Letters 10-24-2016

It’s Obama’s 1984 Several editions ago I concluded a short letter to the editor with an ominous rhetorical flourish: “Welcome to George Orwell’s 1984 and the grand opening of the Federal Department of Truth!” At the time I am sure most of the readers laughed off my comments as right-wing hyperbole. Shame on you for doubting me...

Gun Bans Don’t Work It is said that mass violence only happens in the USA. A lone gunman in a rubber boat, drifted ashore at a popular resort in Tunisia and randomly shot and killed 38 mostly British and Irish tourists. Tunisian gun laws, which are among the most restrictive in the world, didn’t stop this mass slaughter. And in January 2015, two armed men killed 11 and wounded 11 others in an attack on the French satirical magazine Charlie Hebdo. French gun laws didn’t stop these assassins...

Scripps’ Good Deed No good deed shall go unpunished! When Dan Scripps was the 101st District State Representative, he introduced legislation to prevent corporations from contaminating (e.g. fracking) or depleting (e.g. Nestle) Michigan’s water table for corporate profit. There are no property lines in the water table, and many of us depend on private wells for abundant, safe, clean water. In the subsequent election, Dan’s opponents ran a negative campaign almost solely on the misrepresentation that Dan’s good deed was a government takeover of your private water well...

Political Definitions As the time to vote draws near it’s a good time to check into what you stand for. According to Dictionary.com the meanings for liberal and conservative are as follows:

Liberal: Favorable to progress or reform as in political or religious affairs.

Conservative: Disposed to preserve existing conditions, institutions, etc., or to restore traditions and limit change...

Voting Takes A Month? Hurricane Matthew hit the Florida coast Oct. 6, over three weeks before Election Day. Bob Ross (Oct. 17th issue) posits that perhaps evacuation orders from Governor Scott may have had political motivations to diminish turnout and seems to praise Hillary Clinton’s call for Gov. Scott to extend Florida’s voter registration deadline due to evacuations...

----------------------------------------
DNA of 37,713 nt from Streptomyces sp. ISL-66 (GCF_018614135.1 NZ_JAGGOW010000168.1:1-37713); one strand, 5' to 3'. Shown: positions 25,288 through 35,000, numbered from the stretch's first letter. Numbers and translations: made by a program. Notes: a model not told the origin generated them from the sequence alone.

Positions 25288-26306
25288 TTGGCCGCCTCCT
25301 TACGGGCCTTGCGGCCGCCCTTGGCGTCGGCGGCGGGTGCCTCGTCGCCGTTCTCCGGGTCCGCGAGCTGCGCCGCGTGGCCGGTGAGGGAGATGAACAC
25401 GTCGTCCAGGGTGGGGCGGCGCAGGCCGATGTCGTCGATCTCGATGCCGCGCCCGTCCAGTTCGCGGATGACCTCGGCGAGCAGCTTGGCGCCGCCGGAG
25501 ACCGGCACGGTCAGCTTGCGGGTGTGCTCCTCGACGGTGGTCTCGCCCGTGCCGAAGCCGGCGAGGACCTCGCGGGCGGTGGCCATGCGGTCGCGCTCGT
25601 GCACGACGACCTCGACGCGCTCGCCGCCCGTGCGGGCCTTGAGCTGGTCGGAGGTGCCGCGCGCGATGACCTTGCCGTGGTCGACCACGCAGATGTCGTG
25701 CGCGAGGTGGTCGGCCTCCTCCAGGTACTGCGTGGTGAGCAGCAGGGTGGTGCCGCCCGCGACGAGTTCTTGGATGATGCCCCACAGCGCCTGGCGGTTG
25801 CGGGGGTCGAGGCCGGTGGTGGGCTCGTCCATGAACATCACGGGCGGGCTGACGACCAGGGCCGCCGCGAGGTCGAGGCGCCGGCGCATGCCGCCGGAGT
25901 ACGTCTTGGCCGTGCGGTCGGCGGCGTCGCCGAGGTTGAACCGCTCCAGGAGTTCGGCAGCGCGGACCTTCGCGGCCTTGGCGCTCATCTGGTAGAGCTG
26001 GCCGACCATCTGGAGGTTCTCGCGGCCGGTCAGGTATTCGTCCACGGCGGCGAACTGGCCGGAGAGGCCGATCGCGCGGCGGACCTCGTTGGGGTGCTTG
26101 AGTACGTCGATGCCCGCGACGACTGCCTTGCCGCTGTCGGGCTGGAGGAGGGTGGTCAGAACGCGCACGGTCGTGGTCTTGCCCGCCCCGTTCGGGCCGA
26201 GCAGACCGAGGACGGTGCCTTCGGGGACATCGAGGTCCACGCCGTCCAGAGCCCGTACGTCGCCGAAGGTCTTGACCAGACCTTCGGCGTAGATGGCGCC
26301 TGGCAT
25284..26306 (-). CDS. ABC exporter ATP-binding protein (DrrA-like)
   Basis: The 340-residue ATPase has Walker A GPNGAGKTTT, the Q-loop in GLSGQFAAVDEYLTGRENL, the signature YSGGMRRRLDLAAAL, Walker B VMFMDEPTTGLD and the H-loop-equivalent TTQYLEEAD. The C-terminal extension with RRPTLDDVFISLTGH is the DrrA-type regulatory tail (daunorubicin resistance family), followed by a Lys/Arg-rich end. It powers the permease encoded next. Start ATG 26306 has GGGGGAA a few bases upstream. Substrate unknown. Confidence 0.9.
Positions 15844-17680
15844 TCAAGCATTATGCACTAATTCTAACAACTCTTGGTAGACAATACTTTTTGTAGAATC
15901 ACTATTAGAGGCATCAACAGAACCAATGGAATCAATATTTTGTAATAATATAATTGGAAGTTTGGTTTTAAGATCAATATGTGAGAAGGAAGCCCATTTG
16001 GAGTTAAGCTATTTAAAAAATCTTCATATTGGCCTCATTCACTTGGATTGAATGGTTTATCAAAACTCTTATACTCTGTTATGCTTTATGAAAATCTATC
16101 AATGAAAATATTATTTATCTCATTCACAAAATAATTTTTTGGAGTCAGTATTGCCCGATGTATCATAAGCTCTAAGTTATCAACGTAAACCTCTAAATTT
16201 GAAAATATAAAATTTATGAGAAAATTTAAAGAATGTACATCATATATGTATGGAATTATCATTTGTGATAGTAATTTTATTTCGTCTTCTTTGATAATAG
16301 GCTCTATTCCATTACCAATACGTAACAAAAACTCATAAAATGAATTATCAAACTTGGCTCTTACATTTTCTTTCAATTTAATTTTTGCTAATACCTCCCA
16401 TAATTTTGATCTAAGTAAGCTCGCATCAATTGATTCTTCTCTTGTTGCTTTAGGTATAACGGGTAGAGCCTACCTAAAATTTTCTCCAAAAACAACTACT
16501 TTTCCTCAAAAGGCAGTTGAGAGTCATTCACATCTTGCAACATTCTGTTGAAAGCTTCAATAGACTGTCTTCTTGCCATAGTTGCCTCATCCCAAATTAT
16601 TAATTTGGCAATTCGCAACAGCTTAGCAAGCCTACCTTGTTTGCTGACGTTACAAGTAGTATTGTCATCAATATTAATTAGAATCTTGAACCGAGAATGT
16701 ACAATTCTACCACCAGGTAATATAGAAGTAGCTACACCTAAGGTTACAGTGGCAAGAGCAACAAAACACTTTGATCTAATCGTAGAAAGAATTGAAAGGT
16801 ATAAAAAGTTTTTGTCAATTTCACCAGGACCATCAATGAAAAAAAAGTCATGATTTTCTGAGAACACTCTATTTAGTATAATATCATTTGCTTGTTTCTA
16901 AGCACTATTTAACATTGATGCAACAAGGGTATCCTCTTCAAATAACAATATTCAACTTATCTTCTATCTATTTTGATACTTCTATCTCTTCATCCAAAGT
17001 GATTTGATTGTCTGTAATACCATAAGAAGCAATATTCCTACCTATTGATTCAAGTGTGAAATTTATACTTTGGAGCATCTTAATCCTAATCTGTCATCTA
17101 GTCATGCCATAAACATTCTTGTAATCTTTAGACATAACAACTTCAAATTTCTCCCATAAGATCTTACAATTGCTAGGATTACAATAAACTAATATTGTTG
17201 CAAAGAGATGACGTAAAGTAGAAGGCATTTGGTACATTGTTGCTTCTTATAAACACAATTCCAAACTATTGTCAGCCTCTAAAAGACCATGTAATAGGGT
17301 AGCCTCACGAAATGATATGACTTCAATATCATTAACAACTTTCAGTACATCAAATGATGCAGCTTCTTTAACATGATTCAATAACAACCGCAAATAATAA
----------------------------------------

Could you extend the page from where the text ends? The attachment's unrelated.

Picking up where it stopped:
Clinton Foundation Facts Does the Clinton Foundation really spend a mere 10 percent (per Mike Pence) or 20 percent (per Reince Priebus) of its money on charity? Not true. Charity Watch gives it an A rating (the same as it gives the NRA Foundation) and says it spends 88 percent on charitable causes, and 12 percent on overhead. Here is the source of the misunderstanding: The Foundation does give only a small percentage of its money to charitable organizations, but it spends far more money directly running a number of programs...

America Needs Change Trump supports our constitution, will appoint judges that will keep our freedoms safe. He supports the partial-birth ban; Hillary voted against it. Regardless of how you feel about Trump, critical issues are at stake. Trump will increase national security, monitor refugee admissions, endorse our vital military forces while fighting ISIS. Vice-presidential candidate Mike Pence will be an intelligent asset for the country. Hillary wants open borders, increased government regulation, and more demilitarization at a time when we need strong military defenses...

My Process For No I will be voting “no” on Prop 3 because I am supportive of the process that is in place to review and approve developments. I was on the Traverse City Planning Commission in the 1990s and gained an appreciation for all of the work that goes into a review. The staff reviews the project and makes a recommendation. The developer then makes a presentation, and fellow commissioners and the public can ask questions and make comments. By the end of the process, I knew how to vote for a project, up or down. This process then repeats itself at the City Commission...

Regarding Your Postcard If you received a “Vote No” postcard from StandUp TC, don’t believe their lies. Prop 3 is not illegal. It won’t cost city taxpayers thousands of dollars in legal bills or special elections. Prop 3 is about protecting our downtown -- not Munson, NMC or the Commons -- from a future of ugly skyscrapers that will diminish the very character of our downtown...

Vote Yes It has been suggested that a recall or re-election of current city staff and Traverse City Commission would work better than Prop 3. I disagree. A recall campaign is the most divisive, costly type of election possible. Prop 3, when passed, will allow all city residents an opportunity to vote on any proposed development over 60 feet tall at no cost to the taxpayer...